Petty or Dedicated? Tenant Maliciously Complies and Gets His Apartment Manager To Apologize After He Refused To Take Cash for a $0.02 Bill



The original poster (OP) had moved from an apartment they lived into a condo. Usually, when you move out from an apartment, you will receive a final bill that typically includes pro-rated rent, deductions for damages, and security deposit refunds, which OP says they paid for.

The following month, OP’s wife called him to say that they had received a follow-up bill of $0.02 in the mail from the apartment management company.

OP and his wife, both working in tech, could not get their heads around this company’s IT department actions because they spent $0.05 in postage to collect $0.02. It does not make much sense, but OP still laughs it off because this happens often.

Since the apartment complex is on OP’s daily drive, he decides to pass by and finalize the payment. His wife prints out the copy of the bill, and he picks out the two cents from the change jar.

He stops by the office and tells the manager he wants to pay his last bill. He tells her the bill is two cents and would be paying in cash.

The manager tells him that they do not take cash. An awkward silence between them follows.

Flustered, OP says, “I don’t expect you to take cash. I expect us both to laugh at how silly computer systems are and for you to write off the two cents because it’d cost you more to process the payment.”

“I’m not going to do that.” The manager responds sternly, followed by another awkward silence.

OP asks the manager if she wants him to write a check for two cents and mail it to them so they can process it. The manager says that is precisely what OP should do before walking off.

Alright, You Will Get Your Check

After this exchange, OP goes home and sets up an automatic monthly bank payment for the apartment complex, but for three cents.

He, however, goes a notch higher to use his programming skills to write a code that would send a letter once a month saying, “I am so sorry – I overpaid my bill. Please send me a check for the overpayment.”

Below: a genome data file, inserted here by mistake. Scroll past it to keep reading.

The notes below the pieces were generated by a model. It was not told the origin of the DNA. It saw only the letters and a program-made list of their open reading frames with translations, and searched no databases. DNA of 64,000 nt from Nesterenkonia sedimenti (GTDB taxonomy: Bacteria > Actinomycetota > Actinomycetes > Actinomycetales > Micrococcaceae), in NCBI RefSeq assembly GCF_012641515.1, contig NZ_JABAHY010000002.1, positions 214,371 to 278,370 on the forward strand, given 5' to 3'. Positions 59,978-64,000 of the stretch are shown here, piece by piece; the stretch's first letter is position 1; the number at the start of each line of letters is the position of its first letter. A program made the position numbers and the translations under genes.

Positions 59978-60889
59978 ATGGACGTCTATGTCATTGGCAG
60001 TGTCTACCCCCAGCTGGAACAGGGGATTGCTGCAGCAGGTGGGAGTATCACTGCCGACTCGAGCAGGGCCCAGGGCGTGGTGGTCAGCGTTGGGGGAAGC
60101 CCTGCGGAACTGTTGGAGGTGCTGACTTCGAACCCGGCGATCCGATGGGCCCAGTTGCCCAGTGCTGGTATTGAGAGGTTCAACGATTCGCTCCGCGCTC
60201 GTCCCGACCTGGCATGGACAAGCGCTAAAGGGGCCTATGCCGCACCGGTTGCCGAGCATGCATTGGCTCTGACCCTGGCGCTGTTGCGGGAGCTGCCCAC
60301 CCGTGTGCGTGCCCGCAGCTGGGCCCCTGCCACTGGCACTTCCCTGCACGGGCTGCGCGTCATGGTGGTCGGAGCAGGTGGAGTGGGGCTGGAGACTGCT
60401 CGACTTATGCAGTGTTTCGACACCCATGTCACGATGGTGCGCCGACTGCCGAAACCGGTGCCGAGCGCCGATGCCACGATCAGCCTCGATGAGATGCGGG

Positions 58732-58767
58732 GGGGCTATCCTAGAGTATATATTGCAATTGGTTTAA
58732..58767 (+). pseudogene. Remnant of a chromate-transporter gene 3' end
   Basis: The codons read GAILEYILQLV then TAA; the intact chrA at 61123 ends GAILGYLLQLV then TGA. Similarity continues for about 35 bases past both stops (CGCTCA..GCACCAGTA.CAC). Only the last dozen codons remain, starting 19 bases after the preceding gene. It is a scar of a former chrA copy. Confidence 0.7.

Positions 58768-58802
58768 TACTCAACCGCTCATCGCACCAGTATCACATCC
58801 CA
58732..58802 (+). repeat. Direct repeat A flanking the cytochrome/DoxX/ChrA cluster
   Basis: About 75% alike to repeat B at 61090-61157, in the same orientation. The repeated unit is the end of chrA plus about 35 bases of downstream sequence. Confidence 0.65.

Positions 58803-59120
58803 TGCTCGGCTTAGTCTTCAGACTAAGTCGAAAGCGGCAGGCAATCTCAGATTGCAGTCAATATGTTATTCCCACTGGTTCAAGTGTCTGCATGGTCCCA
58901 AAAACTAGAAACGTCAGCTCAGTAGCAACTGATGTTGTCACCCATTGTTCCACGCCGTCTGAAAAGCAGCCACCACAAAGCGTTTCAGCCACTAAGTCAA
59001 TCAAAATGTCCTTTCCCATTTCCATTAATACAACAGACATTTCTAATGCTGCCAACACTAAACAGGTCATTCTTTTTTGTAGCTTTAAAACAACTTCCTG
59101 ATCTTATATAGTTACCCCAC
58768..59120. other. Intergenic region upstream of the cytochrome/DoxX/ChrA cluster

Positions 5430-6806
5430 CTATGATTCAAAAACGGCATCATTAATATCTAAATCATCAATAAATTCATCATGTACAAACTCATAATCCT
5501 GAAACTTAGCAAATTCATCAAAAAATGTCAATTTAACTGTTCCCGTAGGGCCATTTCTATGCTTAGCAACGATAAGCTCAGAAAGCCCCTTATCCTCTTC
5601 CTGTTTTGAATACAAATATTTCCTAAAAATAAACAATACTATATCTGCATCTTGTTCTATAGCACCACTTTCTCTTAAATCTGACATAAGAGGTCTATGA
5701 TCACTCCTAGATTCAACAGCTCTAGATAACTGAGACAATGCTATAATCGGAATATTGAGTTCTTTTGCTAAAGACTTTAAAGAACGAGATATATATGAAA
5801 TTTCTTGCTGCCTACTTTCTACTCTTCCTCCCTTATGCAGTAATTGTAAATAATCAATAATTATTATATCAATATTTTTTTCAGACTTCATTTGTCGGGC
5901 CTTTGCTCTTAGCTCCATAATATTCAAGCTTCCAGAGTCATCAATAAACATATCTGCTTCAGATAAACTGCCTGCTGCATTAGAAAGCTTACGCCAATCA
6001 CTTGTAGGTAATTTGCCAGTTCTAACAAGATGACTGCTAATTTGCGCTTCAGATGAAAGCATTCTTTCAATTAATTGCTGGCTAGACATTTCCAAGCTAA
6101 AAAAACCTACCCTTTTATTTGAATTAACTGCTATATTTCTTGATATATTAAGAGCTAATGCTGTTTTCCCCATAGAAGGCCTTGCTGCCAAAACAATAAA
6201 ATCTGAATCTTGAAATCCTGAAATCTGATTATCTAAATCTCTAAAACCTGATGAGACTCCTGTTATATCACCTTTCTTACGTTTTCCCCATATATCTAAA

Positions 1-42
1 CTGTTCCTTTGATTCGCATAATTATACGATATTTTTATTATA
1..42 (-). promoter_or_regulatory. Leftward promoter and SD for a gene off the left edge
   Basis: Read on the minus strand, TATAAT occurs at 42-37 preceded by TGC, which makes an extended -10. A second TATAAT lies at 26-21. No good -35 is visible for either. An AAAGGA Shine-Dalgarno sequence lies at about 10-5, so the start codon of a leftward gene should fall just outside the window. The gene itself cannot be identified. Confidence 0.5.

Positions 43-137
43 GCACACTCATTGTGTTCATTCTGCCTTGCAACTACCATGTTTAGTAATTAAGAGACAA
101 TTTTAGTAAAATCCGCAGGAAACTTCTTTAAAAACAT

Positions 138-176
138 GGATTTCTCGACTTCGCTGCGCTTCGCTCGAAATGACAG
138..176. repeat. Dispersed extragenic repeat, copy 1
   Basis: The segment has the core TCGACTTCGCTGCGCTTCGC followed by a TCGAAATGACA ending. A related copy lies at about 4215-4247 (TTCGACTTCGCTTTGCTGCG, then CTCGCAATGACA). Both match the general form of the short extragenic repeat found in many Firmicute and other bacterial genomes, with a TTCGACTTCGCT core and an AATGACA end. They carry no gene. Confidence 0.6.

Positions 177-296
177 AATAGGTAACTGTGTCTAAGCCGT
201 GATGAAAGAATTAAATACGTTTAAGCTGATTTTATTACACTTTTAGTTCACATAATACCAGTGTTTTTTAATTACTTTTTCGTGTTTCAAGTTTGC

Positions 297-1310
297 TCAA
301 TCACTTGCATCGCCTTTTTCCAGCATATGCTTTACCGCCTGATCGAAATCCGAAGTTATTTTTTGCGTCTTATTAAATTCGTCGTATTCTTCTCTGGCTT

On the first day of the next month, he got a call from the apartment company’s regional manager apologizing for a mistake they had made. The manager asked OP not to keep doing that, and they will never contact him again.

OP took it, stopped the mail, and never heard from them again.

Was it a good way of getting back to them, or was he just petty?

Redditors Weigh In

To put things clearly, OP is pleased with how he handled things. He says he spent two hours developing the machine code to deal with a 2 cents check, but he still thinks it was 100% worth his time and energy.

One of the commenters, with the same energy as OP’s, said, “ATT sent me a $0.03 bill. I sent them a check for $0.07 and began hounding them for my refund.”

Many commenters were in awe of OP’s “dedicated compliance.” One said, “I am fiercely jealous of programmers for this reason alone.”

And lastly, one commenter said, “I worked for a company that did a lot of small-potatoes transactions like this. I was tasked with “finding efficiencies” when I was first hired. So, I followed the entire process of processing a single paper transaction (as opposed to automatically billed, which was far more efficient) from start to finish, with a stopwatch, and talked to everyone involved. It turned out that processing a single transaction cost more than $50. I recommended that anything under that amount be written off. My findings were not appreciated.”

Is it worth it for companies to lose more in transaction, mailing, and processing fees for every small fee (in cents) their clients owe them?


This article was produced and syndicated by A Dime Saved.

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Originally posted 2023-03-29 05:06:38.